Tuesday, November 2, 2010


Do we take things for granted?  Life, days, hours, moments?  Do we rush right past them and never see what is happening of monumental proportion right in front of us?  Are we too absorbed by our email, iphone, ipad, Blackberry and computer, all rushing us at warp speed toward something of great importance, obliterating all else? Do we look up at the face of the person in front of us and really see them or continue texting, as if there were a huge sense of urgency?

Did you ever wonder what would happen, if you slowed down just a bit? Is it always better to be in a rush than to pause occasionally and be witness to the truly spectacular.  To me the answer is easy.

Writing slows me down. It slows my breathing and takes me to a place where if I don't journey there frequently I feel lost. While writing, I have to find the right words to convey a message succinctly and place these words in rows to make a point, tell a story, or evoke an emotion.  This takes time and thought and peace and sometimes an Indian flute in the background. For me the ocean and mountains also slow me down, putting my life in perspective and with a meaning few might understand. Mossy rocks in a mountain stream, a stone chimney all that remains of a cabin where someone once lived and loved, climbing roses on a rickity old fence, wild strawberries in the forest, horses' breath on a cold morning, and a sliver of the moon hung in an autumn sky, all provide beauty to me that is sometimes much too hard to bear.  

A friend continually asks me if I am happy. It is as if his worth is predicated on my answer. Sometimes I answer 'yes,' and sometimes I think long and hard about the answer and provide none.  And then sometimes I am reminded that the beauty that surrounds me must be magic.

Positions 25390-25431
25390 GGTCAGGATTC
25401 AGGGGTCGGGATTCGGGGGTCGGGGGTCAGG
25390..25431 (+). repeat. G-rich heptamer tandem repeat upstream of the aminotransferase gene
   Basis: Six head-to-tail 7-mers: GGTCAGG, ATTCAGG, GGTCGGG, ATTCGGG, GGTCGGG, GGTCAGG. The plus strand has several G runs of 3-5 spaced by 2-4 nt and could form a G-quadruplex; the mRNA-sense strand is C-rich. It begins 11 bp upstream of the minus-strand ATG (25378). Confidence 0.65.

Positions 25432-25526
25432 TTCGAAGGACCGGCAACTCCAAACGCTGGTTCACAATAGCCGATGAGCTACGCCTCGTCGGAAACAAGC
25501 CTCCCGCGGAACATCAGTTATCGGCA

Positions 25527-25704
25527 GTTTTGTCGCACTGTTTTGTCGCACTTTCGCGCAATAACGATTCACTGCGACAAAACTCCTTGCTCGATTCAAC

Such beauty can go completely unnoticed by most, and then for a lucky few sometimes it is so overwhelming that tears flow unexpectedly and unashamedly.  

When Trevor met his TRAIN A DOG SAVE A WARRIOR PTSD Support Service Dog for the first time in the shadow of the Center for the Intrepid on the patio of the Fisher House at SAMMC, people soon became aware of the beauty of the moment, the magic.  Hands went over mouths, sun glasses went on so no one could see that something quite special had indeed made them human.  Then complete strangers went up to this soldier and hugged him sobbing.  In the background I heard a whisper, " I can't believe we are witness to this." 

Maybe it was magic.  To me it was pure and simple love. Love of a soldier who desparately needed a friend, a dog who would accompany him  unconditionally through thick and thin and through the hell of PTSD and a war he doesn't want to remember.  It was something quite rare to see complete strangers coming together to celebrate one overwhelming, rare, and perfect wildly insane moment.  In that time and space, I saw fairies turning cartwheels in the twilight of an October evening, where we had all been witness to something that for a brief moment caught us and brought us to life.

Perhaps sometimes our brains get on a rampage of rush, when all that is needed is to open our eyes and see the miracles surrounding us at every corner.    This is the real happiness, the real life, the one we should be living. Are you?


One Thousand Dollars will sponsor a Wounded Warrior and his special magical dog!
Please send tax deductible donations to:
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